AL: We’re seeing changes. More projects involve the SCADA system [supervisory control and data acquisition], so we’re bringing in the plant electrician on projects more often.
FORREST: Al has to keep the cogeneration Waukesha engines in operation or the plant faces a $9,000 peak electrical charge. [editor’s note: like many California resource recovery facilities the engines at Santa Cruz burn biogas from the digesters in order to generate electricity to run the plant]. We had problems with inconsistent gas from the natural gas mixing with digesters gas, so we did an upgrade with the gas system and added a dilution blender to stay running at 820 KW day and night. The dilution blender mixes air with natural gas to keep the blend consistent with a steady BTU.
JAMES: The trend is definitely towards more technology. I like to say we need more brain than brawn. We use laptops to run a diagnosis on systems and keep track of our work. Even more tech is in our future.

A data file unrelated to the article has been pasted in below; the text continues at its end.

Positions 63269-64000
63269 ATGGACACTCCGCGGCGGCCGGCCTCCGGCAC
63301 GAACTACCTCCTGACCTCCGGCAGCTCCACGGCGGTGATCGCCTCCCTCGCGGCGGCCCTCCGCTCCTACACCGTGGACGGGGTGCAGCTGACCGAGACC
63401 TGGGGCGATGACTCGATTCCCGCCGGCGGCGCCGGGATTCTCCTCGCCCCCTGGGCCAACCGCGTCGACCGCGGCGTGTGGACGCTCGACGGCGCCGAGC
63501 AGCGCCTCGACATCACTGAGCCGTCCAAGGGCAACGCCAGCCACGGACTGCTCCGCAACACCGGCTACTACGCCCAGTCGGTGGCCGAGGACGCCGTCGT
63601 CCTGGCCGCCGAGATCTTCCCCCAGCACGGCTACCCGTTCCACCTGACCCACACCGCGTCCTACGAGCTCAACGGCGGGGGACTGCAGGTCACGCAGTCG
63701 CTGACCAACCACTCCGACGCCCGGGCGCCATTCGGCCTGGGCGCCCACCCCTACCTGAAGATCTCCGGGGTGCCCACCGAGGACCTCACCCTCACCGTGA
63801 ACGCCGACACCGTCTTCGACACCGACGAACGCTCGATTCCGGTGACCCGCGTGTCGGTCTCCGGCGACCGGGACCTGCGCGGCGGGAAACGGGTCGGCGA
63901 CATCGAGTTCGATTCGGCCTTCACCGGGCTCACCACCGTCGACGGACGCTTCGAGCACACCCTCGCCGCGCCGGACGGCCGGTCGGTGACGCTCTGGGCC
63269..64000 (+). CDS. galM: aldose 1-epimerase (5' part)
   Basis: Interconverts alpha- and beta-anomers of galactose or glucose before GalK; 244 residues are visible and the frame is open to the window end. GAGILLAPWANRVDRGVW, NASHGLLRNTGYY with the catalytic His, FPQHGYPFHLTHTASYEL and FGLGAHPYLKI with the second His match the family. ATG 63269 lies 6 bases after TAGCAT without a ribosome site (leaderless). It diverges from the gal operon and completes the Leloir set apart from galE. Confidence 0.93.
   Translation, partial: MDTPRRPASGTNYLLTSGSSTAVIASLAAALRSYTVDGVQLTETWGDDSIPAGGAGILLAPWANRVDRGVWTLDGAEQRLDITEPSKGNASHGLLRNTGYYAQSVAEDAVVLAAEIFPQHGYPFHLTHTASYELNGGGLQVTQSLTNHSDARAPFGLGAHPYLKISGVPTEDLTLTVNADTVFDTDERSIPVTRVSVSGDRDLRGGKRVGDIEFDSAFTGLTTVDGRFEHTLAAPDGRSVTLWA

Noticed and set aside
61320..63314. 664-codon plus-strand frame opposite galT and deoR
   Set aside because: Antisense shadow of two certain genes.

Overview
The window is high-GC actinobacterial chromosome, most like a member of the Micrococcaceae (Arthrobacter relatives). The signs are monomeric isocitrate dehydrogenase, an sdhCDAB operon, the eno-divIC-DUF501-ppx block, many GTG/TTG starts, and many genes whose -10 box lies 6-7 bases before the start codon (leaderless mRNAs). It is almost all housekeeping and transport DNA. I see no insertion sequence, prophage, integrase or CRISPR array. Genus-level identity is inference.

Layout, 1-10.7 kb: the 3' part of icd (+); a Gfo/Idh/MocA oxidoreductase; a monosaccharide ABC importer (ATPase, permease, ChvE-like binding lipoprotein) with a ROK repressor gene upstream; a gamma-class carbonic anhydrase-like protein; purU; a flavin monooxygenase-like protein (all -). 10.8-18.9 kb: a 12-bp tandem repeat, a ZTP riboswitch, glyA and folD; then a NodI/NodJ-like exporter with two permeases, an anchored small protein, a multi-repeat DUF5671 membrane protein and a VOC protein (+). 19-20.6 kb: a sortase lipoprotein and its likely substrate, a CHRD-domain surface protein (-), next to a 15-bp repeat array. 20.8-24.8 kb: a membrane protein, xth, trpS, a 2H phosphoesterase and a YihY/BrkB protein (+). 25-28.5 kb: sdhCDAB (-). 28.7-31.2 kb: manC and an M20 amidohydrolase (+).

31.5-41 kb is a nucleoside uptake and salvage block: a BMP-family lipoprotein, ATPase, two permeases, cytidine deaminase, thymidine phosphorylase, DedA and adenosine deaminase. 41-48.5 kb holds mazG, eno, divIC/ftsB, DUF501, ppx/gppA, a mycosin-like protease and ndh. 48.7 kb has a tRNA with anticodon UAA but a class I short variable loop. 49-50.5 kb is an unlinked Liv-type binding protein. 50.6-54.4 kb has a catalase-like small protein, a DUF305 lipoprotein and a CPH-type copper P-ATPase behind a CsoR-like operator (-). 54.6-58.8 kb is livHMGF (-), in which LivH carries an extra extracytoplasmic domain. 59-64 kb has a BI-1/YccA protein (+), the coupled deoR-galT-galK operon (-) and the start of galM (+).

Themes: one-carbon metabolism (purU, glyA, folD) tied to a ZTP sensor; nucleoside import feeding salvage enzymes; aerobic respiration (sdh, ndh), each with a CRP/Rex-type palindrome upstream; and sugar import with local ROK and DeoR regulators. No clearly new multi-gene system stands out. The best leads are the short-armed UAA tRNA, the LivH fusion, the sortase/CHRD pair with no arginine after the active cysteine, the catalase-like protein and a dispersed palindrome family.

Q: What does the future of the wastewater profession look like to you?
JAMES: The younger generation of workers catches on a lot quicker. They have more computer skills and experience with technology. My generation came out of the trades so we had more experience in plumbing and electrical work. We have to do more training for new workers on those skills.
FORREST: We’re all getting to a certain age where we’re going to lose people pretty quick.
AL: In 10 years there’s going to be an entirely new maintenance crew. We’ll all be retired. It’s going to be tough. The younger generation wants to stay on the computer and keep clean.
JAMES: At one time Santa Cruz had a lot more industrial companies and scores of workers, but they’re all gone. Forrest and Al are the last of them. Folks at this plant are really grateful to have their expertise here.
But there’s going to be a day when they’re exiting. That’s when it’s going to be tough to find new people with their skills.